1. Apple Pie
Recipes for pie can be traced as far back as Ancient Greece, however, the dish actually became popularized in medieval England. These were usually savory rather than sweet (filled with meat), but it’s both Dutch and British settlers that are credited with bringing apple pie to the Americas.
2. The American National Anthem
Did you know that the Star-Spangled Banner was actually written to the tune of a British drinking song named “To Anacreon in Heaven”? That song praises debauchery rather than patriotism, but most Americans don’t have the faintest idea about the Star-Spangled Banner’s true, ignoble origins…
3. The Plane
Although the Wright brothers are credited with the first sustained flight, it was a New Zealand farmer named Richard Pearse who managed to get airborne for about 350 yards back in 1902 – a few months before the Wright brothers achieved their amazing feat.
4. Hot Dogs
The hot dog was likely discovered in ancient Rome, when the Roman emperor Nero’s cook removed and stuffed a pig’s intestines, but the tubular meat treat we enjoy today originated in either one of two European towns, namely Frankfurt (hence the word “frankfurter”) and Vienna (“wiener”, which comes from the Wien, the city’s German name). It was popularized in America after a Jewish immigrant from Poland opened his own hot dog stand back in 1916.
5. The Telephone
Scottish-born American scientist Alexander Graham Bell is the man credited with inventing the telephone, but he actually came up with the idea in Brantford, Ontario, Canada. Soon after he had the idea, he rushed off to the US to file a patent before returning to Canada to receive the first one-way long-distance call between Brantford and Paris, Ontario.
Denim was actually invented by accident in 18th-Century France, specifically in the city of Nimes. An attempt was made to cover an Italian fabric named serge, and the end result ended up being named “serge de Nimes”, which was then shortened to the word “denim”. It was Levi Strauss that introduced denim to America when he emigrated from Bavaria back in 1853, resulting in the birth of Levi’s jeans.
7. Peanut Butter
Peanut paste (as opposed to butter) can be traced as far back as the Incas and Aztecs, meaning that the stuff we spread on slices of bread today actually originated in Central America. The first US patent for a peanut flavoring paste was actually granted to Canadian chemist Marcellus Gilmore Edson back in 1884. Peanut butter as it is known today was developed with contributions from John Harvey Kellogg (the man behind Kellogg’s cereal) and Ambrose Straub.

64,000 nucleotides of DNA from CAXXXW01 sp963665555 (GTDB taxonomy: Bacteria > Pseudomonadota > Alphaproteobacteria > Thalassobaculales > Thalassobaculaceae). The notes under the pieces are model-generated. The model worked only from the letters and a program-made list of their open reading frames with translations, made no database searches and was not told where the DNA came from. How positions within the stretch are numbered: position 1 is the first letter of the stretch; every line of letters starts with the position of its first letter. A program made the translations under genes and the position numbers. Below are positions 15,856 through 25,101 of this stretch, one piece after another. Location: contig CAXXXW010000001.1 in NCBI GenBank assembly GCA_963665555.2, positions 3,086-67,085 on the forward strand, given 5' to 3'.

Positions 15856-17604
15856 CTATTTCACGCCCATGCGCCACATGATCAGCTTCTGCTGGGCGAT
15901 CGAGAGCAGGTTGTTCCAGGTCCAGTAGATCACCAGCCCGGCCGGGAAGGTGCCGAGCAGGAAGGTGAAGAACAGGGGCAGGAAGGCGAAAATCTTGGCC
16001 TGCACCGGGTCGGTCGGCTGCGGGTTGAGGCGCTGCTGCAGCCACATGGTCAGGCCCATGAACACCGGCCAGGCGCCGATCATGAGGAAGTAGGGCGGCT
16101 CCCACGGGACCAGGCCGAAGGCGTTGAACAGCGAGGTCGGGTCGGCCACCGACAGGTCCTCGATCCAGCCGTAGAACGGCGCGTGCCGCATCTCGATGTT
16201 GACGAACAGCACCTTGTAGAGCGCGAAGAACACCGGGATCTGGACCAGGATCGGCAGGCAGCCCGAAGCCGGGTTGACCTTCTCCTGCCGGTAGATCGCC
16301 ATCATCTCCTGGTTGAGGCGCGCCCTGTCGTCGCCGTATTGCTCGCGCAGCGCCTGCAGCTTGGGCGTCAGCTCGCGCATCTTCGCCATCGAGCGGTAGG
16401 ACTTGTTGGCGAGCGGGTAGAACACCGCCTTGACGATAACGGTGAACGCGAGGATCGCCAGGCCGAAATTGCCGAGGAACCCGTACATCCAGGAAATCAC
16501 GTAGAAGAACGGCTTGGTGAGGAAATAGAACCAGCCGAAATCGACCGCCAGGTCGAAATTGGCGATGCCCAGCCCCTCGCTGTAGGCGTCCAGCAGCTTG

Although Philo Taylor Farnsworth is often credited with creating the television (he came up with a video camera tube that was capable of transmitting images by scanning them with a beam of electrons), earlier experiments by the likes of Russias’ Boris Rosing and England’s John Logie Baird were actually conducted far before Farnsworth’s invention.
9. Birth Control
It was social reformer and sex educator Margaret Sange who introduced the term “birth control” to America back in 1914, but birth control pills were actually invented in a lab in Mexico by an Austrian –born chemist named Carl Djerassi in 1951. He never got the green light to test, produce or distribute the pill, but his research paved the way for the team that did.
10. Electric Battery
Italian physicist Alessandro Volta was the one who invented the electric battery all the way back in 1800. He was so good at what he did that the measurement for electric current, namely the volt, is named after him. His voltaic pile comprised a stack of zinc and silver (or copper and pewter) plates separated by pieces of cloth and soaked in brine.
11. X-Ray Photography
X-ray radiation was discovered in 1895 by a German mechanical engineer named Wilhelm Rontgen. H actually won the Nobel Prize in Physics for his discovery. The great inventor, Thomas Edison, built on his findings in his inventions, but stopped when one of his assistants died due to radiation exposure.
12. Light Bulb
Thomas Edison is credited with creating the light bulb in 1870, but it was a British inventor named Humphry Davy that invented the first electric arc lamp all the way back in 1809. It was made from two wires connected to a battery. He attached charcoal strips to the wires and noticed that they emitted a glow. Edison invented the first commercially-available lightbulb.
The notepad is an American journalistic icon, but it was actually invented back in 1902 by J.A. Birchall, a Tasmanian stationary shop owner. He was bored of selling writing paper in folded stacks, so he glued a stack of halved sheets together and added a piece of cardboard to support the paper. That’s how the world’s first notepad came into being.
14. Decaf Coffee
A German coffee merchant by the name of Ludwig Roselius invented the decaffeination process by removing caffeine from coffee beans using a hydrocarbon called benzene. Nowadays, it’s known to be a carcinogen, so thankfully safer methods of decaffeinating coffee have now been developed.
15. The Automobile
Henry Ford was the first man to develop and sell cars in America, but it was actually Karl Benz who was the first man to register a patent for a gas-fueled “motorwagen” (motorcar).